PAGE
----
Authorities issued over TL 150 million in fines to enterprises polluting the environment last year, Anadolu Agency reported on Monday. Figures by the Ministry of Environment and Urbanization show most businesses that were slapped with fines were in the capital Ankara, Istanbul, İzmir, Tekirdağ and Bilecik.
Ankara-based businesses paid the most fines, more than TL 25 million, while authorities issued fines amounting TL 12 million to businesses in Istanbul for violating laws on environmental protection.
The ministry regularly inspects businesses for compliance with environmental protection laws and any violations can be punished with both fines and/or closure.
Figures show most fines were imposed for noise pollution, illegal, irregular waste dumping, water pollution, and air pollution. The highest amount of fines were issued for waste dumping, with more than TL 62 million.
The country welcomed 2020 with new regulations that aim to halt all kinds of environmental pollution. The regulations are expected to go into effect very soon following the approval of the Turkish presidency to increase fines for polluting the environment. Those throwing trash on the streets along with polluting the environment by other means in public spaces will be imposed a TL 351 fine, an increase from TL 287. Fines given to individuals who fail to put their vehicles through mandatory emissions tests will rise from TL 1,546 to TL 1,895. The fines given to businesses that cause air pollution will be increased from TL 72,197 to TL 88,499.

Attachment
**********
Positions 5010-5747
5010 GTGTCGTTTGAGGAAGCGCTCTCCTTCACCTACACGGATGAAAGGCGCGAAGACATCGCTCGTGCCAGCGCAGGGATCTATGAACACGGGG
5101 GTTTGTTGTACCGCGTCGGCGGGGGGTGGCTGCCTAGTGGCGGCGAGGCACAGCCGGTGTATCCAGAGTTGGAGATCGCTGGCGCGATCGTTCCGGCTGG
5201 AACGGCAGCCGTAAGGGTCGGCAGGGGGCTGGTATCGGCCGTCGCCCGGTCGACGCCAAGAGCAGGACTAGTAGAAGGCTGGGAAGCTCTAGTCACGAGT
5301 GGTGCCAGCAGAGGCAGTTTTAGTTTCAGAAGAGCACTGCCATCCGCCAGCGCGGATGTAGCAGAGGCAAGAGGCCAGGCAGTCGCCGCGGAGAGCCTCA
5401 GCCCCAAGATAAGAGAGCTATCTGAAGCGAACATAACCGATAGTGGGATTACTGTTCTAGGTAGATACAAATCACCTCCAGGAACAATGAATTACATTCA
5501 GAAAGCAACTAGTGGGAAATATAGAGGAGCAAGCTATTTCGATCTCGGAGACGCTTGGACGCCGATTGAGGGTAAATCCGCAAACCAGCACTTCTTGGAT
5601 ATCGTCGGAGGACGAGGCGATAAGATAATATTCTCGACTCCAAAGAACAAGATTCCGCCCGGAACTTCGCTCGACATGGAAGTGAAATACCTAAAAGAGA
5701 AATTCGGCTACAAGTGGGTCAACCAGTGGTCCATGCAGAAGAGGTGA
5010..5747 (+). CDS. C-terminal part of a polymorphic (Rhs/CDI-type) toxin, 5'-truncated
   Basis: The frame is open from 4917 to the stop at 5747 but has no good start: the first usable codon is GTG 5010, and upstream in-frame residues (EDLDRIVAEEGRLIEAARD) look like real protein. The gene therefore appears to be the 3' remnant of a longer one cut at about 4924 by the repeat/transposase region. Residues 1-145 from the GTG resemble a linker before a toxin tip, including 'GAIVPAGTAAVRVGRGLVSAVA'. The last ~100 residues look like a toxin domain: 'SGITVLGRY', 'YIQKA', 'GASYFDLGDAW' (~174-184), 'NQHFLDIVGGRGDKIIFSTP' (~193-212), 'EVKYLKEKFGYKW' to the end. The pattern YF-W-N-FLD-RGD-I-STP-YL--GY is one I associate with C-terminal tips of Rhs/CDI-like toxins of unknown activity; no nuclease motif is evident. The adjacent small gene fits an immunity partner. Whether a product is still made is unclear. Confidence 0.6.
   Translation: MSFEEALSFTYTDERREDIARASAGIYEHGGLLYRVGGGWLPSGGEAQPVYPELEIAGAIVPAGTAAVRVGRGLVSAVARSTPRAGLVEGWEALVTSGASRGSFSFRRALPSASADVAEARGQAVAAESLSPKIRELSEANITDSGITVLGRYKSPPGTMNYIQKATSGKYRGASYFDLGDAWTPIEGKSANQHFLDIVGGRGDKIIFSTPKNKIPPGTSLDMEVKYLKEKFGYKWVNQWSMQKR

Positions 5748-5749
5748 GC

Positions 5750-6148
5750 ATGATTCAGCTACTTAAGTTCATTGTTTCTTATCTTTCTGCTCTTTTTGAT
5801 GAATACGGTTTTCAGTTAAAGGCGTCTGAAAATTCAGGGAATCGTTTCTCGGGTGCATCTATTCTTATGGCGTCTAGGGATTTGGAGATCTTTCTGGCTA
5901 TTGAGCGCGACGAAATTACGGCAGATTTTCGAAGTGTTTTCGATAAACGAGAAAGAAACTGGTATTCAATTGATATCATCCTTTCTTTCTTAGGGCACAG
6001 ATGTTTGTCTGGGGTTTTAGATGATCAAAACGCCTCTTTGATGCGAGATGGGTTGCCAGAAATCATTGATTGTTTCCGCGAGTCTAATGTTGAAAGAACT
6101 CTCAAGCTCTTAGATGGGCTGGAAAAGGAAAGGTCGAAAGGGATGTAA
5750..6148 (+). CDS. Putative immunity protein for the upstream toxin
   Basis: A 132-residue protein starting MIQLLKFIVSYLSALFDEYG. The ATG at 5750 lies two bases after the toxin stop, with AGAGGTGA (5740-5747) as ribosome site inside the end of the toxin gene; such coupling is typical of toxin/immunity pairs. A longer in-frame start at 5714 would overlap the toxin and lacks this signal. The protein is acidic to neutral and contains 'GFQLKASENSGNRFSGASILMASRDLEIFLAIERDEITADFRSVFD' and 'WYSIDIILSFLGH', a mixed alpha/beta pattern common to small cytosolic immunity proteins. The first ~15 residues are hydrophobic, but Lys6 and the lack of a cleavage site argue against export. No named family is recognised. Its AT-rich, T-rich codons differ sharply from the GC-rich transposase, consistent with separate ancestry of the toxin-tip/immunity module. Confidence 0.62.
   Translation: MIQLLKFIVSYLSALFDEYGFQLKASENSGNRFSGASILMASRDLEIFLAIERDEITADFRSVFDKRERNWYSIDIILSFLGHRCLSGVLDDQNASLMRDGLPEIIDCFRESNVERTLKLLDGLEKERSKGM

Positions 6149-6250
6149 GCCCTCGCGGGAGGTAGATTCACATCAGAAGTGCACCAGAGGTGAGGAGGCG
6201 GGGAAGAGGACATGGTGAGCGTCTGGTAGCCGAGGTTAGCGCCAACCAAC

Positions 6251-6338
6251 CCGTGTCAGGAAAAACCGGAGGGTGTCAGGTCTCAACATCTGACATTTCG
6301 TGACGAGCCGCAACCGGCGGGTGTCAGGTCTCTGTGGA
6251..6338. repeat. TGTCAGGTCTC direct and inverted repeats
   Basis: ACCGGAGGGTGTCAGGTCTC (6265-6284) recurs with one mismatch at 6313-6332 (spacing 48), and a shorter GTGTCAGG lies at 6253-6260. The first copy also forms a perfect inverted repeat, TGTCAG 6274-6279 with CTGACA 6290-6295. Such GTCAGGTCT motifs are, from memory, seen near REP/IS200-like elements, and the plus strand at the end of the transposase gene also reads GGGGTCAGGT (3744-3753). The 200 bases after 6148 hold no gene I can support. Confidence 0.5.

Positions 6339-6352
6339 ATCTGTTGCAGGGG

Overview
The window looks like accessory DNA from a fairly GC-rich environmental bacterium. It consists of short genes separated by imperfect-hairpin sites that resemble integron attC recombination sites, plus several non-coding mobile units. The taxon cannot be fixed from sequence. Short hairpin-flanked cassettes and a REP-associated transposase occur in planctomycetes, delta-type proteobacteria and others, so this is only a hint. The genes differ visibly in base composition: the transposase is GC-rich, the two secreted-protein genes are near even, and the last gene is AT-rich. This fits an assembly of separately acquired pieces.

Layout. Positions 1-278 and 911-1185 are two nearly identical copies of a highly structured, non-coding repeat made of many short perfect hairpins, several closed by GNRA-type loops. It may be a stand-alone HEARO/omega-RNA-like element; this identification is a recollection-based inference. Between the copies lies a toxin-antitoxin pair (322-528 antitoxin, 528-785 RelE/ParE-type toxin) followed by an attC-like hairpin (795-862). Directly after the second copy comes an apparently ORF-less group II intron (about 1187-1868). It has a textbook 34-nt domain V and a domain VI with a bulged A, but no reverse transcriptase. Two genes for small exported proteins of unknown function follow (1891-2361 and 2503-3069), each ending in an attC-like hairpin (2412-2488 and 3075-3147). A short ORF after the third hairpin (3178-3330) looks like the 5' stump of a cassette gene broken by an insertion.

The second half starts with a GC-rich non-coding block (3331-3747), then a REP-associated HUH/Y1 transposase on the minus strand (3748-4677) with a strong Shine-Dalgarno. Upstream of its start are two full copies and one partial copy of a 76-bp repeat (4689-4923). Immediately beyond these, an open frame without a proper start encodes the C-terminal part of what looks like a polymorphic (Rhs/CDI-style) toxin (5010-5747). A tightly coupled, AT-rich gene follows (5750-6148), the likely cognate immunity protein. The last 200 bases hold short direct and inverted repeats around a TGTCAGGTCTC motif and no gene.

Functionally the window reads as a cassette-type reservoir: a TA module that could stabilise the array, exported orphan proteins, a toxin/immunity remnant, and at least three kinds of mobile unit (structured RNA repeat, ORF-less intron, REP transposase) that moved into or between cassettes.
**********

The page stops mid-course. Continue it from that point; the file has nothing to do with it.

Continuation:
Fines for noise pollution will be TL 1,461 while those who cause noise pollution in business places will be fined TL 14,740, up from the previous fine of TL 12,025.
Those who pour waste on soil and cause damage will be fined with TL 88,499 almost TL 10,000 more than the previous amount. According to the new regulations, those exporting waste illegally will be fined TL 7.3 million.
Earlier this month, Turkey completely shut down five thermal power plants and partially closed another for failure to comply with the law to install filters to prevent pollution.
On Dec. 3, 2019, President Recep Tayyip Erdoğan vetoed a law that would have delayed the installation of filters on thermal power plants. Fifty-two thermal power plants fueled by coal and lignite operate across Turkey. In 2013, the government provided a period of nearly six years for the plant operators to complete the necessary environmental investments as required by law. The grace period expired on Dec. 31, 2019.
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